Urgent reform needed for child protection workforce

Australia’s child protection system is in crisis with far too many children taken into care and many not receiving the assistance they need, a new ACU study has found.

A national study, published by ACU’s Institute of Child Protection Studies, found the current workforce was ill-equipped and unable to respond to the growing need for child welfare services.

Professor Daryl Higgins, director of the Institute of Child Protection Studies, said the report found the workforce for preventative and supportive services in the child protection system is poorly defined and resourced.

Many of these workers – teachers, early childhood educators, nurses, and GPs – do not have the qualifications or skills needed to recognise and assess risk of harm and provide needed support.

Most of the funding and resources are aimed towards the more severe end of the child protection systems, yet high levels of staff turnover continue, which negatively affect the quality and consistency of service.

Professor Higgins and the five other leading child protection experts, who co-authored the report, have called for urgent reform to reshape the system.

They say more preventative services are needed to support children to remain safely with their families, rather than the current system geared towards removal.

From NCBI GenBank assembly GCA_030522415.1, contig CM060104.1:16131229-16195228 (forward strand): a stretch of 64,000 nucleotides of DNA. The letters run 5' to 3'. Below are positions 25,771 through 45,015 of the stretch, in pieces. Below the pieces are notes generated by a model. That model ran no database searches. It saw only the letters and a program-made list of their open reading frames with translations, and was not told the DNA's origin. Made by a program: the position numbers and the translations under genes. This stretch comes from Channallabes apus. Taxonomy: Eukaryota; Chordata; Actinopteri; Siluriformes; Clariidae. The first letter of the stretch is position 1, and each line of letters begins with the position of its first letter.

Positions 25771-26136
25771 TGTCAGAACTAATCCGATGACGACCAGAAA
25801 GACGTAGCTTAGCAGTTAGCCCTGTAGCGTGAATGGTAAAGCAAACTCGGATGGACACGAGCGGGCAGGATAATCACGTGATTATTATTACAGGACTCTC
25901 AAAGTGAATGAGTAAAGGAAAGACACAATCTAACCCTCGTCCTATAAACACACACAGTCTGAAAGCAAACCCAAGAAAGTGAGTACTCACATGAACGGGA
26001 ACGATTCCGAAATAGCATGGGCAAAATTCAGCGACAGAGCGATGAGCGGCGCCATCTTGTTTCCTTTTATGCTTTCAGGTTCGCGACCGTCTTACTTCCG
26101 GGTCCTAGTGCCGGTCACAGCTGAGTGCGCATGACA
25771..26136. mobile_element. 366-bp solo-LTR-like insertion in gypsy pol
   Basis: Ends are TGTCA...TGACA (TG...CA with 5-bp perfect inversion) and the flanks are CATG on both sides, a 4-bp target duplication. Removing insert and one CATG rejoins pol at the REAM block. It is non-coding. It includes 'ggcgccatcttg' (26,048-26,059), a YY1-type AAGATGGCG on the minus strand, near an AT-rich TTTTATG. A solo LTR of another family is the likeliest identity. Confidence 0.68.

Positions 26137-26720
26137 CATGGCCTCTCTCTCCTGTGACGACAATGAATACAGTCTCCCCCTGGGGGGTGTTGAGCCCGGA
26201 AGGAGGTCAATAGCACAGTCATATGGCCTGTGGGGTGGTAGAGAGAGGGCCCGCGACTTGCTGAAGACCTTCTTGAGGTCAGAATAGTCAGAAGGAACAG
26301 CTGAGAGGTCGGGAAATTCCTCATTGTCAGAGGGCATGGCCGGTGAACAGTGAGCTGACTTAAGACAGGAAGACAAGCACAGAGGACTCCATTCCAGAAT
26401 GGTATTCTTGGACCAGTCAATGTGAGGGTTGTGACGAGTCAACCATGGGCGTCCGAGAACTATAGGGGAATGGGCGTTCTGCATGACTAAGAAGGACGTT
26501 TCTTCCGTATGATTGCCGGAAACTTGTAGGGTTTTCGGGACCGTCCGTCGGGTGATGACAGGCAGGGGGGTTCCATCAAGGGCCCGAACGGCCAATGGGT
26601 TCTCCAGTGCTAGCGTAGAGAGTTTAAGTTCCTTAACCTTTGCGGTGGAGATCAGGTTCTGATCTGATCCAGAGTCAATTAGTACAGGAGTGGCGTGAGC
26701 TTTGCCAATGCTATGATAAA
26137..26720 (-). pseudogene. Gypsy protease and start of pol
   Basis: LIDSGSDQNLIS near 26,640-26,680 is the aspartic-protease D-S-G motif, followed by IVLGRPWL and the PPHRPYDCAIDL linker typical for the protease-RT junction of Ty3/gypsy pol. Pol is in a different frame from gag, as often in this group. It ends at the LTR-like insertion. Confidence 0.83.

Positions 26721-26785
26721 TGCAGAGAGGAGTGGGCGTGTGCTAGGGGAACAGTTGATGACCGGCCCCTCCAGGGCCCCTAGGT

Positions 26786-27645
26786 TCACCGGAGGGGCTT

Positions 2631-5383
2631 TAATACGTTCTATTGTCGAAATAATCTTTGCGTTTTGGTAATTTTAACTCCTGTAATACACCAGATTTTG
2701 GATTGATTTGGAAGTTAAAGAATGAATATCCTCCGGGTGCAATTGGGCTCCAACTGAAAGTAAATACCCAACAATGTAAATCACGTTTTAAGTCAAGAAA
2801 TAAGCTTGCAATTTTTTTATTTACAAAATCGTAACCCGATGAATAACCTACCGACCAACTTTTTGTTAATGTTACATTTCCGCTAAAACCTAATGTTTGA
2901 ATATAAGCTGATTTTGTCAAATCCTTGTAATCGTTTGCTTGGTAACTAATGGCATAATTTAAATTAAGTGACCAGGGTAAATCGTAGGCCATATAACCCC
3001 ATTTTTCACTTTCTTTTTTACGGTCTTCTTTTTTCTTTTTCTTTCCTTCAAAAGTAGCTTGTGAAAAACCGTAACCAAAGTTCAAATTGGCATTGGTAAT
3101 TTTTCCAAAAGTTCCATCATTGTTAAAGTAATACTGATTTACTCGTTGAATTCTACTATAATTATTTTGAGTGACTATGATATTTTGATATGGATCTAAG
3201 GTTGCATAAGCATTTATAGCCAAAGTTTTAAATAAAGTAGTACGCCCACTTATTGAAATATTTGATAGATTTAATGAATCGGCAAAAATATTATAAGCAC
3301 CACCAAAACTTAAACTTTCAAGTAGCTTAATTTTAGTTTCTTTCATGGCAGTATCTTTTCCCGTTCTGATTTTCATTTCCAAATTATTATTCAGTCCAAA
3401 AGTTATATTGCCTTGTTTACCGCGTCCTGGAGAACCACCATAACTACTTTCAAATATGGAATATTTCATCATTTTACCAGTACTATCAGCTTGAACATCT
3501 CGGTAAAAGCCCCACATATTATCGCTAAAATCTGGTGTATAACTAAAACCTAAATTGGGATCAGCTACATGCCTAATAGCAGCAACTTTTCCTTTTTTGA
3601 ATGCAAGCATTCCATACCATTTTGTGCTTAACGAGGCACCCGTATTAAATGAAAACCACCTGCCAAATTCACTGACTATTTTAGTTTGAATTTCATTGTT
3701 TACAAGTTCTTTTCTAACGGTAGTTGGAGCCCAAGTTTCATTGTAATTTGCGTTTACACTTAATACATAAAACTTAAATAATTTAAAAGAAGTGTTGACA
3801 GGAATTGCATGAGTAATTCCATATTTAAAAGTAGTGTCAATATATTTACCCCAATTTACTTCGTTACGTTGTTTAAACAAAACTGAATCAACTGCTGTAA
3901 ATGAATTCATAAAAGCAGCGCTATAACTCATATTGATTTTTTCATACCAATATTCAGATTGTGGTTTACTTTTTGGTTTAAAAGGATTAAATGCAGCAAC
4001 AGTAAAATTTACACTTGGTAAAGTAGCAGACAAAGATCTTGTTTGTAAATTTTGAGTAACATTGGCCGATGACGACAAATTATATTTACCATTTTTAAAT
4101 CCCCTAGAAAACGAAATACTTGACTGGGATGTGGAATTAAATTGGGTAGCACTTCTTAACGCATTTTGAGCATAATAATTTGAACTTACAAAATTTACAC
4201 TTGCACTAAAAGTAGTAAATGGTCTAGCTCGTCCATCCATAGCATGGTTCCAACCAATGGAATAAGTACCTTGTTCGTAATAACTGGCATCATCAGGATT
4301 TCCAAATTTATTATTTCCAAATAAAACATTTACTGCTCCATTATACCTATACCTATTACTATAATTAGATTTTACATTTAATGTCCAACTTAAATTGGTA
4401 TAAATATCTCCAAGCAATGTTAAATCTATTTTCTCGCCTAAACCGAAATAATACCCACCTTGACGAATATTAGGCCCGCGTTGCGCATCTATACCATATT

Research shows Aboriginal and Torres Strait Islander children are more likely to be taken into care. Children from culturally diverse families, and children and parents with disability are also over-represented in the system.

The number of Aboriginal and Torres Strait Islander workers, diverse workers, and workers with disability does not align with the disproportionate representation of these groups within child protection systems.

Professor Higgins said investment priorities must shift – funding needs to be directed at preventative and supportive services for vulnerable children and their families, rather than at the part of the system that deals with removals.

“We must respond to people’s needs early and decrease the pressure on child protection systems,” he said.

The report calls for the preventative child welfare workforce to be better resourced and supported to be able to develop the skills and knowledge necessary to identify and respond to the risk factors.

It also calls for higher education providers and child welfare sectors to work together to plan for the continuing demand and future needs in child welfare services.

Read more about the report in The Conversation.


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